PRETORIA – Knowledge Malusi Nkanyezi Gigaba was named as the new finance minister on Thursday night after President Jacob Zuma announced the axing of Pravin Gordhan.
Gigaba, formerly the minister of home affairs, has no experience in the government's economic cluster and holds a BA degree in education and a Master's in social policy. Gordhan and former finance minister Trevor Manuel had academic backgrounds in pharmacy and civil engineering, respectively.
Gigaba takes over control of the public purse at the age of 46, making him the youngest finance minister in South Africa’s history.
With 14 years in cabinet, Gigaba brings a wealth of government experience to his post but his political journey really began in 1990 when he joined the ANC Youth League after its unbanning. Six years later, he was the league’s president, serving in that position for eight years.
Joining Parliament at the turn of the millennium, after five years as an MP, he was appointed to cabinet as deputy home affairs minister in 2004 by then president Thabo Mbeki.
He earned a reputation as an efficient operator who was politically shrewd enough to stay relatively unscathed in the run-up to and aftermath of the ANC’s Polokwane elective conference that saw Mbeki replaced by Jacob Zuma.
He was reappointed deputy home affairs minister in Zuma’s first administration before being elevated to public enterprises minister in November 2010.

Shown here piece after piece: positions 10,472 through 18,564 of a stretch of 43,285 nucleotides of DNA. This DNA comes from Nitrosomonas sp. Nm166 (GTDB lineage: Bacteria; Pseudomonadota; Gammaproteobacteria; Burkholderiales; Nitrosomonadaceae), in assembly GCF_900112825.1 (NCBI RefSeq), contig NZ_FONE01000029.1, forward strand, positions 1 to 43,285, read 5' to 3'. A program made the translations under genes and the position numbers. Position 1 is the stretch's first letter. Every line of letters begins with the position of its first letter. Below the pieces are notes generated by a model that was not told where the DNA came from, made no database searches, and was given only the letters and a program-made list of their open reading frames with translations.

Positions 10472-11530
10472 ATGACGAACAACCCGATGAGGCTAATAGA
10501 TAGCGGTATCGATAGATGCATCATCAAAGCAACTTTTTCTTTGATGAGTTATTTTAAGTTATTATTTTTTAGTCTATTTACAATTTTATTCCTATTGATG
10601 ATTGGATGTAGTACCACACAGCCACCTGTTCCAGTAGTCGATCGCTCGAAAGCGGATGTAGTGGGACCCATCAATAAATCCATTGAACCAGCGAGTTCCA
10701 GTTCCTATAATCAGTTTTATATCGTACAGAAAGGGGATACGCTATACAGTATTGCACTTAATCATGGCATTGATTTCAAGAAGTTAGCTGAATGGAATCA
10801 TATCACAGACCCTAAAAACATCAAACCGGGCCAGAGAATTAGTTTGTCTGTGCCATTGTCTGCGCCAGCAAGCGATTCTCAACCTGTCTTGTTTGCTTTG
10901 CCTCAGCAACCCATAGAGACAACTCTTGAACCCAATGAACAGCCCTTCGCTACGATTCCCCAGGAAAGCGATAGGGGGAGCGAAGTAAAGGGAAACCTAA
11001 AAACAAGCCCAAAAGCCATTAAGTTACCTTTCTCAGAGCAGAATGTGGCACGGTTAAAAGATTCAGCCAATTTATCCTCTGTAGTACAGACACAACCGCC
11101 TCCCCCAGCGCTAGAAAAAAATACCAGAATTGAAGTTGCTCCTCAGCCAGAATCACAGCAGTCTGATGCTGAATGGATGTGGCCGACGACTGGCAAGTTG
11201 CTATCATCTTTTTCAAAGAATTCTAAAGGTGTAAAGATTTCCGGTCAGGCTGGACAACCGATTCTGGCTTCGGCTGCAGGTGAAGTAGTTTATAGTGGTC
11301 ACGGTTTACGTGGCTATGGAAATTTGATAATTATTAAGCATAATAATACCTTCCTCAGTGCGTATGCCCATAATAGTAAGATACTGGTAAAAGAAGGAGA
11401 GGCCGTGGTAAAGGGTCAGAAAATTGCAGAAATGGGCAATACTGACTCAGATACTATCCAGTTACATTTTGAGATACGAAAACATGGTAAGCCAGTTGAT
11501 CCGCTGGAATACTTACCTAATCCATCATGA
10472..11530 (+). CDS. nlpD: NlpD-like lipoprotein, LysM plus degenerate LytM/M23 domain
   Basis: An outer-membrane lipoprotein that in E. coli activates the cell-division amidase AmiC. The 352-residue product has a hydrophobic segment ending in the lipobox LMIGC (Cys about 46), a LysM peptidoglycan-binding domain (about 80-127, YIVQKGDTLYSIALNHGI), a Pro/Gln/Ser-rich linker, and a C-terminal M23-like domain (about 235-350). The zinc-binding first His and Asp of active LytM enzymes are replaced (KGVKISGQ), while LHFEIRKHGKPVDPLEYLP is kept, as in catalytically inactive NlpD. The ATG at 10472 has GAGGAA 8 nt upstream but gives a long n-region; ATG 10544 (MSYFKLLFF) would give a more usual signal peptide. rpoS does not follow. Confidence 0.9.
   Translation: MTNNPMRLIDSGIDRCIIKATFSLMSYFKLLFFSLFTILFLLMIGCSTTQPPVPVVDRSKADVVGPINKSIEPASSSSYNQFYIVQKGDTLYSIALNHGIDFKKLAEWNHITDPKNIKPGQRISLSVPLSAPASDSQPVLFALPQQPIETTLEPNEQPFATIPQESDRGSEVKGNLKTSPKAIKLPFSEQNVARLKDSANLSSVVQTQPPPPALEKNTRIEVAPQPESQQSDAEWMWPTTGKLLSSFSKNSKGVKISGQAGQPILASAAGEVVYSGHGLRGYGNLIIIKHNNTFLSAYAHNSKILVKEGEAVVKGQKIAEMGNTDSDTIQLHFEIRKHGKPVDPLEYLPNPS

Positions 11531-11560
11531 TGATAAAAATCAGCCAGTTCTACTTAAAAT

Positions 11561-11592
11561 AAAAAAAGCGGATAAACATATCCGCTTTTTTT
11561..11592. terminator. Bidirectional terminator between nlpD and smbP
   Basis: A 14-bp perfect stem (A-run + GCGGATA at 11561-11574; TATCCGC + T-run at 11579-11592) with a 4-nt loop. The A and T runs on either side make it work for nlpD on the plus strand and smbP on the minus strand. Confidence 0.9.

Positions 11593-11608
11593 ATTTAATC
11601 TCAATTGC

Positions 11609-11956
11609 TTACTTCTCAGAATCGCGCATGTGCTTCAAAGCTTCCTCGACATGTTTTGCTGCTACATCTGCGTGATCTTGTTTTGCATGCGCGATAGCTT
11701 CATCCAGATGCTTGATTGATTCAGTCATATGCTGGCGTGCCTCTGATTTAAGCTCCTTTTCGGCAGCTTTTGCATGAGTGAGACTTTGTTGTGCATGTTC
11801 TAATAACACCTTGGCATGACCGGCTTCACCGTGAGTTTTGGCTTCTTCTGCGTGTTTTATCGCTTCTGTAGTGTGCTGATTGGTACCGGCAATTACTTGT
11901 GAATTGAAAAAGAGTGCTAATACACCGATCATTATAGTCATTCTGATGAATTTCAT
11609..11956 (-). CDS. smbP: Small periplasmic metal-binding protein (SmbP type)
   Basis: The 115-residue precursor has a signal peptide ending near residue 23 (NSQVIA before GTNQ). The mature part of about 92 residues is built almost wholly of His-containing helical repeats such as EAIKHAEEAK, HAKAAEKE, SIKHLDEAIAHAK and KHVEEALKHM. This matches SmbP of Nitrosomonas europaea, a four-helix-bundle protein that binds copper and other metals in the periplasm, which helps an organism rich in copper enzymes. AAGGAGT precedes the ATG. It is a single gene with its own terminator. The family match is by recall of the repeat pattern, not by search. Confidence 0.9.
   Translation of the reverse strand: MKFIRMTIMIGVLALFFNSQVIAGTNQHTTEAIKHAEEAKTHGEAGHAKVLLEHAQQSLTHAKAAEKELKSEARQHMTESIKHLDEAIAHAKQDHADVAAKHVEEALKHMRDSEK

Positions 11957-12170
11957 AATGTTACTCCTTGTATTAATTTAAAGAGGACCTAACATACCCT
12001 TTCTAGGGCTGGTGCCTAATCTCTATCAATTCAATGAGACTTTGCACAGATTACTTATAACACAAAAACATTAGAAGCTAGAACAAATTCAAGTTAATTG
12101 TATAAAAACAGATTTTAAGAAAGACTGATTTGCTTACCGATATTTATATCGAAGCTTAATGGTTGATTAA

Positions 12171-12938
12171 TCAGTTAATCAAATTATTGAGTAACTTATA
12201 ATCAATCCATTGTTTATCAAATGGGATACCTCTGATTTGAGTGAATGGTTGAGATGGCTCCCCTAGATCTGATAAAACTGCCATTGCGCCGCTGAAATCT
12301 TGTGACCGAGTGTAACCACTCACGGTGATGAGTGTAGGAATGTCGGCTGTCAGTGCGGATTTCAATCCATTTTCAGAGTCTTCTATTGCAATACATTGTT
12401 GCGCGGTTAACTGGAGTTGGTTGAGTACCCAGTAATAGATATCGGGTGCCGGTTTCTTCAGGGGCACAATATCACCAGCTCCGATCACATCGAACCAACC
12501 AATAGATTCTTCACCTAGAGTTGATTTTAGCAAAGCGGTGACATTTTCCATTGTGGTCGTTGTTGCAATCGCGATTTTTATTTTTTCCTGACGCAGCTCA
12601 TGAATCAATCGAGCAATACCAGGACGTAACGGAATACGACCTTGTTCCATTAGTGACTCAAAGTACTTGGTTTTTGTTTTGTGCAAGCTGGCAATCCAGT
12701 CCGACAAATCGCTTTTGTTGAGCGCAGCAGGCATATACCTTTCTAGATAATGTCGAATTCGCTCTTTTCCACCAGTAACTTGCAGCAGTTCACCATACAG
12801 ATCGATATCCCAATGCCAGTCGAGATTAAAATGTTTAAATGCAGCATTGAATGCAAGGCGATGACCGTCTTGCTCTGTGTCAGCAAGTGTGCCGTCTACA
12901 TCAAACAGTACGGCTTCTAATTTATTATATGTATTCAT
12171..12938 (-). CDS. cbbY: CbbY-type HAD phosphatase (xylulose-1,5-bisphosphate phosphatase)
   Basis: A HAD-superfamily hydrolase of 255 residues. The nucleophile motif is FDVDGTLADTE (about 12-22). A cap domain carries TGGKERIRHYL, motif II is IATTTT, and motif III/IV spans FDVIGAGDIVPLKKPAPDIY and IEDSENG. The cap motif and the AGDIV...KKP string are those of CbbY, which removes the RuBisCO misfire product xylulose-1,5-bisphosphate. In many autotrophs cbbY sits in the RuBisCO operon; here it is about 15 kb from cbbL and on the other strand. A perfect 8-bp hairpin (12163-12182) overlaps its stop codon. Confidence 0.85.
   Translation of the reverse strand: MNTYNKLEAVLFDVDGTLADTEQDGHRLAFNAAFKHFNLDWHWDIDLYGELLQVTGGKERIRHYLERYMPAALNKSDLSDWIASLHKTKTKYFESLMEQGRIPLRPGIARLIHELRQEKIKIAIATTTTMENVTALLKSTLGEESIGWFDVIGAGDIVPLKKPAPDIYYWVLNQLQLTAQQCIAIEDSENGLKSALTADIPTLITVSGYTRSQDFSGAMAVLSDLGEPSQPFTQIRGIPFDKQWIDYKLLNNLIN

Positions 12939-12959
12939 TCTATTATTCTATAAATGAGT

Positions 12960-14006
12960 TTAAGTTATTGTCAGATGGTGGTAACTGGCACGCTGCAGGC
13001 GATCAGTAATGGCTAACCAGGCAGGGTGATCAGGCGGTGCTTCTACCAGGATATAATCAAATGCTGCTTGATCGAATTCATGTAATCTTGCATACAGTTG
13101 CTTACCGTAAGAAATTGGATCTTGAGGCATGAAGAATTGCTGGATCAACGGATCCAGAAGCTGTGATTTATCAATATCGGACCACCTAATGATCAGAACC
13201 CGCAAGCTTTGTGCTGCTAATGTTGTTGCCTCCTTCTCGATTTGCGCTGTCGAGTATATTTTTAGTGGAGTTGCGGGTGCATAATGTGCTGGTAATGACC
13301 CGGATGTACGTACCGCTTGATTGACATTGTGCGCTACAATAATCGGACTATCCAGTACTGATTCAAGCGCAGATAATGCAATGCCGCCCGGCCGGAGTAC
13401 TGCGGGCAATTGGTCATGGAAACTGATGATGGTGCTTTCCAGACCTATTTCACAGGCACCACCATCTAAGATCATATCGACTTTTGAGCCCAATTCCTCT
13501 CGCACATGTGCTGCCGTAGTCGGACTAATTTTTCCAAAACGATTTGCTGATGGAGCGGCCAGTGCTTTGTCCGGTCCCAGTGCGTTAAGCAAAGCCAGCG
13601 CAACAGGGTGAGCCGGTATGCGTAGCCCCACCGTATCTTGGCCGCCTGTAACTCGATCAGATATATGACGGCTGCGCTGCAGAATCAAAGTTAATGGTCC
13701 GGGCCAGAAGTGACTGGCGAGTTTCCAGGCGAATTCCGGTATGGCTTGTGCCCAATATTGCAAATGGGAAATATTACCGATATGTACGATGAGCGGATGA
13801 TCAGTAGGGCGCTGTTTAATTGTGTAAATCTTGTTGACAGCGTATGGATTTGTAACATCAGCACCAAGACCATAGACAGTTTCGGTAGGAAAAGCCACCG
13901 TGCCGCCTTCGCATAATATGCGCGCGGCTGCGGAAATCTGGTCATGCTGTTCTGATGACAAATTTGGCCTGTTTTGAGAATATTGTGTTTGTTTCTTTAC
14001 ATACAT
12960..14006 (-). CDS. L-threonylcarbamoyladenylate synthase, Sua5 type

His successes during his time in charge of state-owned enterprises were mixed.
He criticised the exorbitant salaries enjoyed by parastatal executives, and fired the entire SAA Express board for not producing their financial statements on time in 2012. But he didn’t follow suit at SAA and bore witness to successive executive meltdowns at the national carrier as it continued to rely on the government for funds to function.
Eskom also battled to keep the lights on as delays and costs in the construction of new power stations mounted and load-shedding reared its ugly head.
In 2014, Gigaba was deployed to head up the Department of Home Affairs.
Under Gigaba the ministry made a few major changes such as insistence on abridged birth certificates for children travelling to South Africa and, more recently, inspections to make sure South African businesses comply with the requirement to employ a minimum of 60 percent of South African citizens.
Three years later, the shock announcement that Gigaba and not former Eskom boss Brian Molefe would be the new finance minister replacing Gordhan at a time of weak growth, rising unemployment and promises of radical economic transformation.